Mini Laptop Windows 7 – 2012 Dell Inspiron 14z
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If you are in the market for a brand new ultrabook but you don’t want to pay top dollars for it, have a look at the 2012 version of the Dell Inspiron 14z which looks a little bit better than the price tag you pay for it. Although it is advertized as an ultrabook, it doesn’t really feel like one since it packs an optical drive and weighs 4.1 pounds. However, it still manages to remain quite slim and it’s a good solution for a mid-size laptop and some may consider it as a cheaper alternative to Apple’s 15-inch version of the MacBook Pro.
If you have seen the 2011 version of the 14z then you’ll immediately say that the refreshed model looks totally different. It has a starting price of just $699 while for $200 more you can get the following configuration. A third-generation Intel Core i5-3317U Ivy Bridge processor running at 1.70 GHz, working along with 8GB of DDR3 memory clocked at 1,333 MHz. For storage it comes with a 32GB solid state drive and a 500GB hard drive rotating at a speed of 5,400 rpm. It has been fitted with an integrated Intel HD 4000 graphics chip and a dedicated AMD Radeon 7570M video card.
The 2012 Dell Inspiron 14z runs on the 64 bit version of Windows 7 Home Premium and measures 13.7 x 9.5 x 0.8 inches. The laptop features a gunmetal gray brushed metal finish which is continued on the inside, while the keyboard tray has a light black look and packs black keys. Speaking of the keys, these are the usual variation of Dell’s island-style, widely spaced, flat topped keys that they put on most of their laptops nowadays. However, for this model the keys come with more rounded corners while the top row of the function keys has half the usual height.
We consider that this wasn’t a smart move from Dell since as you can see from these pictures there was plenty of room for larger keys which would have significantly improved the typing experience. In addition, the keys found on the 14z are a bit clacky and most likely you will notice some wiggle, but at least these are usable.
Sitting below this rather compact keyboard is a large touchpad that comes with left and right mouse buttons which we actually prefer rather than the clickpad found on Dell’s more expensive XPS laptops. Multitouch gestures work quite nice but not as good as on any MacBook on the market today.
When it comes down to the display of the 2012 Dell Inspiron 14z, it’s an average 14-inch screen with the usual native resolution of 1,366 x 768 pixels. We don’t like the fact that this screen is wearing a glossy plastic coating which is way too shiny, plus it is surrounded by a thick bezel which gives the laptop a rather cheap look.
The stereo speakers of this 14-inch laptop form Dell come with the MaxxAudio software developed by Waves but you might want to know that the sound coming out is quite thin, but at least these speakers can get reasonably loud to fill a small room. The middle button located in that row of quick launch keys located above the 14z’s keyboard will switch between the available MaxxAudio presets while the button to the left will open the Dell settings menu.
When it comes down to ports and connectivity features, you get the essential that you’d want from a mid-size laptop, including here an HDMI port, a headphone and microphone combo jack, an SD card reader, two USB 3.0 ports, as well as Bluetooth, an Ethernet port, 802.11n Wi-Fi and the aforementioned DVD burner for an optical drive.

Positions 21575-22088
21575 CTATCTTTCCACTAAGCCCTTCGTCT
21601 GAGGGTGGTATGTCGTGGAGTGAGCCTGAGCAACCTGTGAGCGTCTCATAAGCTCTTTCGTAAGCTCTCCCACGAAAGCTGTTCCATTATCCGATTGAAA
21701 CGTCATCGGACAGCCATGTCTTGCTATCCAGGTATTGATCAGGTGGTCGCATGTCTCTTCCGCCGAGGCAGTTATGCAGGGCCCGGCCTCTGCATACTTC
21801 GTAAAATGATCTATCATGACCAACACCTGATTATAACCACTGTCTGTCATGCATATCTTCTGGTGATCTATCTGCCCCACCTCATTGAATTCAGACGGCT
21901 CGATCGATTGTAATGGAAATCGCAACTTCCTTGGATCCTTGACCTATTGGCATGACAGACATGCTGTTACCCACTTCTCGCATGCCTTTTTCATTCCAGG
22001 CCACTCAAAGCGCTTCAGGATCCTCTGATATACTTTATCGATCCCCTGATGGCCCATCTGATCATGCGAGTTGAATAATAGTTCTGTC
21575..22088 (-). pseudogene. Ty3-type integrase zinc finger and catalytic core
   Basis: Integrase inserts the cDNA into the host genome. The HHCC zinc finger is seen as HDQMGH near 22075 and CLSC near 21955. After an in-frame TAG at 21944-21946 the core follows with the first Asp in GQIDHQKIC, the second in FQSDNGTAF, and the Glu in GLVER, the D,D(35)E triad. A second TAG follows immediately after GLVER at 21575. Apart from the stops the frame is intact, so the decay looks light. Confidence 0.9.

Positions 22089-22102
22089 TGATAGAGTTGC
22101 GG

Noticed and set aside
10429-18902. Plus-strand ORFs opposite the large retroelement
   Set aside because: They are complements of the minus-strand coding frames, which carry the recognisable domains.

The entry-level version of the 2012 Dell Inspiron 14z is powered by a Sandy Bridge-based Intel Core i3 processor that has only Intel HD 3000 graphics, along with 6GB of DDR3 RAM. If you are willing to spend $999 on the new 14z, you can get it with an Ivy Bridge Core i7 CPU, along with the same RAM and GPU as the $899 version we’ve talked about. Regardless of the configuration you choose, all of the Inspiron 14z versions come with a 32GB SSD and a 500GB SATA HDD.
The choice for that AMD 7570M video card is rather odd since most of the current Ivy Bridge-based laptops are running with Nvidia graphics cards. This AMD GPU is a mid-range DirectX 11 card that in this configuration can run Street Fighter 4 at a 720p resolution at 44.7 FPS, according to CNET. This is a decent result which probably means that you will be able to play the most current games if you are willing to turn off some of the graphics options.
As far as the battery is concerned, the one in this 2012 Dell Inspiron 14z is not very impressive from an ultrabook point of view since during a video playback test it can survive for less than five hours which is a lot less than what other true ultrabooks are capable of. However, if we consider this a mid-range laptop that comes with a dedicated video card, the performance of the battery is not so bad, but keep in mind that if the laptop uses the discrete GPU more, it means that the battery life will be significantly shorter.
All things considered, for the money you’re paying for this refreshed Inspiron 14z from Dell you get a pretty good deal as it manages to blend in the latest Ivy Bridge CPUs, a far better design, new features and also a decent battery if you consider it a mid-size laptop and not an ultrabook. Some would probably prefer that Dell ditched the optical drive to make it more portable and lighter as well, but the end result is a compromise between the functionality of a mid-size laptop that has a 14-inch screen and an ultrabook which will certainly sound appealing to some of you that are in the market for a new laptop.
We end by mentioning that the 2012 Dell Inspiron 14z is sold with a one-year warranty that comes along with in-home service, while upgrading to a three-year plan will cost you an extra $149.